KEY POINTS: Disuse in older adults can critically decrease lower limb muscle power, leading to compromised mobility and overall quality of life. We studied how muscle power and its determinants (muscle mass, single muscle fibre properties and motor control) adapted to 2 weeks of disuse and subsequent 2 weeks of physical training in young and older people. Disuse decreased lower limb muscle power in both groups; however, different adaptations in single muscle fibre properties and co-contraction of leg muscles were observed between young and older individuals. Six physical training sessions performed after disuse promoted the recovery of muscle mass and power. However, they were not sufficient to restore muscle power to pre-disuse values in older individuals, suggesting that further countermeasures are required to counteract the disuse-induced loss of muscle power in older adults. ABSTRACT: Disuse-induced loss of muscle power can be detrimental in older individuals, seriously impairing functional capacity. In this study, we examined the changes in maximal explosive power (MEP) of lower limbs induced by a 14-day disuse (bed-rest, BR) and a subsequent 14-day retraining, to assess whether the impact of disuse was greater in older than in young men, and to analyse the causes of such adaptations. Sixteen older adults (Old: 55-65 years) and seven Young (18-30 years) individuals participated in this study. In a subgroup of eight Old subjects, countermeasures based on cognitive training and protein supplementation were applied. MEP was measured with an explosive ergometer, muscle mass was determined by magnetic resonance, motor control was studied by EMG, and single muscle fibres were analysed in vastus lateralis biopsy samples. MEP was ∼33% lower in Old than in Young individuals, and remained significantly lower (-19%) when normalized by muscle volume. BR significantly affected MEP in Old (-15%) but not in Young. Retraining tended to increase MEP; however, this intervention was not sufficient to restore pre-BR values in Old. Ankle co-contraction increased after BR in Old only, and remained elevated after retraining (+30%). Significant atrophy occurred in slow fibres in Old, and in fast fibres in Young. After retraining, the recovery of muscle fibre thickness was partial. The proposed countermeasures were not sufficient to affect muscle mass and power. The greater impact of disuse and smaller retraining-induced recovery observed in Old highlight the importance of designing suitable rehabilitation protocols for older individuals.

Loss of maximal explosive power of lower limbs after 2 weeks of disuse and incomplete recovery after retraining in older adults

Taboga, Paolo;Botter, Alberto;Biolo, Gianni;
2018-01-01

Abstract

KEY POINTS: Disuse in older adults can critically decrease lower limb muscle power, leading to compromised mobility and overall quality of life. We studied how muscle power and its determinants (muscle mass, single muscle fibre properties and motor control) adapted to 2 weeks of disuse and subsequent 2 weeks of physical training in young and older people. Disuse decreased lower limb muscle power in both groups; however, different adaptations in single muscle fibre properties and co-contraction of leg muscles were observed between young and older individuals. Six physical training sessions performed after disuse promoted the recovery of muscle mass and power. However, they were not sufficient to restore muscle power to pre-disuse values in older individuals, suggesting that further countermeasures are required to counteract the disuse-induced loss of muscle power in older adults. ABSTRACT: Disuse-induced loss of muscle power can be detrimental in older individuals, seriously impairing functional capacity. In this study, we examined the changes in maximal explosive power (MEP) of lower limbs induced by a 14-day disuse (bed-rest, BR) and a subsequent 14-day retraining, to assess whether the impact of disuse was greater in older than in young men, and to analyse the causes of such adaptations. Sixteen older adults (Old: 55-65 years) and seven Young (18-30 years) individuals participated in this study. In a subgroup of eight Old subjects, countermeasures based on cognitive training and protein supplementation were applied. MEP was measured with an explosive ergometer, muscle mass was determined by magnetic resonance, motor control was studied by EMG, and single muscle fibres were analysed in vastus lateralis biopsy samples. MEP was ∼33% lower in Old than in Young individuals, and remained significantly lower (-19%) when normalized by muscle volume. BR significantly affected MEP in Old (-15%) but not in Young. Retraining tended to increase MEP; however, this intervention was not sufficient to restore pre-BR values in Old. Ankle co-contraction increased after BR in Old only, and remained elevated after retraining (+30%). Significant atrophy occurred in slow fibres in Old, and in fast fibres in Young. After retraining, the recovery of muscle fibre thickness was partial. The proposed countermeasures were not sufficient to affect muscle mass and power. The greater impact of disuse and smaller retraining-induced recovery observed in Old highlight the importance of designing suitable rehabilitation protocols for older individuals.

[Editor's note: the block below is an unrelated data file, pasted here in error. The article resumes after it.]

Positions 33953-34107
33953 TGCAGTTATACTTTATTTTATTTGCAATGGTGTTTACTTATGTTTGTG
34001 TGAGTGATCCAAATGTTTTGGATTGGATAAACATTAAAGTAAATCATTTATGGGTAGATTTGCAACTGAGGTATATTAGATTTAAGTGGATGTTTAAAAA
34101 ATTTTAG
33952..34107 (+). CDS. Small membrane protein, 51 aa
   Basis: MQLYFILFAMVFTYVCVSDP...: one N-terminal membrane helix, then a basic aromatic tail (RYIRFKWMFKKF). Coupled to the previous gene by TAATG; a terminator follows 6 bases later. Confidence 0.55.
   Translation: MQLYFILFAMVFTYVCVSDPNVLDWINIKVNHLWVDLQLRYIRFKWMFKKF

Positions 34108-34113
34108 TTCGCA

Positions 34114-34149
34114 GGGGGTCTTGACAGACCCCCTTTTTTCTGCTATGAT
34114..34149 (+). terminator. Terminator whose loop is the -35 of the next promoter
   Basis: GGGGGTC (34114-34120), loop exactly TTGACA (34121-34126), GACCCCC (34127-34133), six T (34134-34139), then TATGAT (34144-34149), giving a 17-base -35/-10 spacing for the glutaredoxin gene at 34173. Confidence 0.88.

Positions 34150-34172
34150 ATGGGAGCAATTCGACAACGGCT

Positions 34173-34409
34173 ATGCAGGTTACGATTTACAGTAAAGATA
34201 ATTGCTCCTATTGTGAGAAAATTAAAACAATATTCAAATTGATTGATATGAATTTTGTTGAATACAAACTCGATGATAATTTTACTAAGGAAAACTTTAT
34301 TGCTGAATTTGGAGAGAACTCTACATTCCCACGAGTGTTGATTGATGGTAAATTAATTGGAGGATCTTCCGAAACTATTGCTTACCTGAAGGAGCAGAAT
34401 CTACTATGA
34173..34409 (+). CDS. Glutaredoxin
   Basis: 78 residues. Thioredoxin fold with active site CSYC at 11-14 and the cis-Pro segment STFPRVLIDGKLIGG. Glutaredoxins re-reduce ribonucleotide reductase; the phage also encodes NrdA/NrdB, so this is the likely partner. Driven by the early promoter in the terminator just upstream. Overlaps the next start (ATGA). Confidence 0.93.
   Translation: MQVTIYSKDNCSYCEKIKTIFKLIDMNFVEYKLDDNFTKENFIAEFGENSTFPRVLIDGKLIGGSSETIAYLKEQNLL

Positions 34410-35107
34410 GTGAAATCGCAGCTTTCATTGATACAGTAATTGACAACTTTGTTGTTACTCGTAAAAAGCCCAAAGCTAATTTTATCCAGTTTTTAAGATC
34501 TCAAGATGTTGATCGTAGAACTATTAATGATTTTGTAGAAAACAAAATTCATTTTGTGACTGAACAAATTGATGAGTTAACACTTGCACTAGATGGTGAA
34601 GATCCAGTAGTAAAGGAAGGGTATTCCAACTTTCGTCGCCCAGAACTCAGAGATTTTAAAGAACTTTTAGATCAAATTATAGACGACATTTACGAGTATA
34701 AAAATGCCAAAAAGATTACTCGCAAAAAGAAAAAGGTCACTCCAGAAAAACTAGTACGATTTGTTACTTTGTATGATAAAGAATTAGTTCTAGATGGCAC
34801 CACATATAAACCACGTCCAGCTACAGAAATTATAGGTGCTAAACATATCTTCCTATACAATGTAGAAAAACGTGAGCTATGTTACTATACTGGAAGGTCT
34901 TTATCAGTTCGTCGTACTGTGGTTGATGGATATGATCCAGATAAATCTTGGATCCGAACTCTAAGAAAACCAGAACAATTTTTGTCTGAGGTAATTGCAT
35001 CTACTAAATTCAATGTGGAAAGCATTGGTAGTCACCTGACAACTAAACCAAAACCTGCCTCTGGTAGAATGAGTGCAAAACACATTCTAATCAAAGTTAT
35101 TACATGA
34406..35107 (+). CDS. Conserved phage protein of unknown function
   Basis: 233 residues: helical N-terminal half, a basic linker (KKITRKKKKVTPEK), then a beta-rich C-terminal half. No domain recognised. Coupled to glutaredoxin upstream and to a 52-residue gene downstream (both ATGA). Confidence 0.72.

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Utilizza questo identificativo per citare o creare un link a questo documento: https://hdl.handle.net/11368/2918501
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